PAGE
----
Joint Committee On Human Rights Appendices to the Minutes of Evidence


48.  Memorandum from the Refugee Legal Centre

  I write to place before the Joint Committee on Human Rights the Refugee Legal Centre's reasons for supporting the proposal that a Human Rights Commission be established.

  1.  The Refugee Legal Centre (RLC) provides advice and representation for individuals seeking asylum and those fleeing human rights abuses. Since the incorporation of the Human Rights Act into domestic law on 2 October 2000, individuals have had a right of appeal[67] against their removal on the basis that their human rights would be breached.

  2.  The RLC is concerned that, in the recent past, a number of its clients have been denied access to their human rights appeal rights in that they have been removed from the UK without being afforded a meaningful opportunity to raise objections on human rights grounds nor invoke their section 65 appeal rights. These removals may therefore have been in breach of the European Convention on Human Rights. This practice has been the subject of a recent letter of complaint by the RLC and the Immigration Law Practitioners Association (ILPA) to the President of the Immigration Appeals Tribunal. In practice, it has been difficult to challenge Home Office procedures as, once removed, individuals are often not contactable and thus beyond the reach of the UK courts. It is our view that a Human Rights Commission would be invaluable in promoting good practice and due observance by the Home Office of the human rights protection mechanisms which now exist, such as those provided for in section 65 appeals.

  3.  An additional concern of the RLC has been the quality of the initial decision-making by Home Office officials, in that decision-makers have refused applications for leave to remain in the UK on bases which appear to disregard established Strasbourg principles. For example, it is the Home Office's stated view that only Article 3 of the European Convention on Human Rights has any extra-territorial applicability and this argument has been used as justification for rejecting applications to remain on human rights grounds. This position has not been explained by any reference to existing Strasbourg jurisprudence. In a recent appeal[68], the Immigration Appeals Tribunal considered the scope of Article 8 and robustly rejected the Home Office's argument that it had no extra-territorial effect, noting that their position was "plainly contrary" both to Strasbourg and UK case law. A Commission would be in a position to provide bodies such as the Home Office with independent and expert advice on points of principle, thus lessening the need for litigation as a means of establishing a correct interpretation for new or difficult issues.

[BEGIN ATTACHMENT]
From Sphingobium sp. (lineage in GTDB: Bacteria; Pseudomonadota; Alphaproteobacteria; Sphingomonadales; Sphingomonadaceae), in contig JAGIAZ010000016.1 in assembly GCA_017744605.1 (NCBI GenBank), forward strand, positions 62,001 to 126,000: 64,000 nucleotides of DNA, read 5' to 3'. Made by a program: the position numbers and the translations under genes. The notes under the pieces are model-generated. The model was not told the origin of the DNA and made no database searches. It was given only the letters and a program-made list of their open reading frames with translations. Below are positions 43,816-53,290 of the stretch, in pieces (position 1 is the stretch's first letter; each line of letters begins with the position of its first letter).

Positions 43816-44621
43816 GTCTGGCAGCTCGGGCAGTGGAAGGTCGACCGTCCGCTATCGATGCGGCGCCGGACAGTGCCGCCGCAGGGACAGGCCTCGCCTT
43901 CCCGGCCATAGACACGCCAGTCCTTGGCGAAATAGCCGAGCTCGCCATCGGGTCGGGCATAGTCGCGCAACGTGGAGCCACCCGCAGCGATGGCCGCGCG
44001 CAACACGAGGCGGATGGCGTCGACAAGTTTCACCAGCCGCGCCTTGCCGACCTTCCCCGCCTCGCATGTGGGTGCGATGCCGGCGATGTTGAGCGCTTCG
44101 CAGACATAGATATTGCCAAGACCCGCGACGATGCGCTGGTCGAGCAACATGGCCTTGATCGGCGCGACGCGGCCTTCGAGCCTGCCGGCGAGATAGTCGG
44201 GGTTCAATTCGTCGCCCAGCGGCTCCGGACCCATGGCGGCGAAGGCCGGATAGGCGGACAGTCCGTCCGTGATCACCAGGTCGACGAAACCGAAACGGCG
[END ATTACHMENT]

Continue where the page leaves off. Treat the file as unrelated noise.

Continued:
4.  The RLC also considers that a Human Rights Commission could fulfil an important mediatory and supervisory function vis-a"-vis the Home Office, helping to ensure that new immigration and asylum legislation is substantively compatible with the European Convention on Human Rights, thus avoiding the need to involve the courts in determining questions of compatibility. Where, however, declarations of incompatibility are made, the Commission would be ideally placed to intervene and obviate the need for individuals to petition Strasbourg as a means of obtaining a remedy.

  5.  It is, therefore, the RLC's unequivocal view that a Human Rights Commission could play a vital role in helping to ensure that:

    —  those seeking protection from human rights abuses have effective access to the appeal rights provided for by the 1999 Immigration and Asylum Act and the Human Rights Act;

    —  initial decision-making within the Home Office on human rights applications is consistent with, and has due regard for, established human rights principles;

    —  bodies such as the Home Office are able to seek guidance (other than from the courts) on issues of principle and approach;

    —  future immigration and asylum legislation is drafted with substantive ECHR requirements in mind;

    —  situations of incompatibility can be dealt with domestically without the need to have recourse to Strasbourg.

  I am grateful to the Committee for this opportunity to put forward our concerns and thank them for their consideration.

29 June 2001



67   Section 65 of the 1999 Immigration and Asylum Act 1999 provides that; "A person who alleges that an authority has, in taking any decision under the Immigration Acts relating to that person's entitlement to enter or remain in the United Kingdom, racially discriminated against him or acted in breach of his human rights may appeal to an adjudicator against that decision . . ." Back

68   Nhundu; 1 June 2001 (01/TH/0613). Back


 
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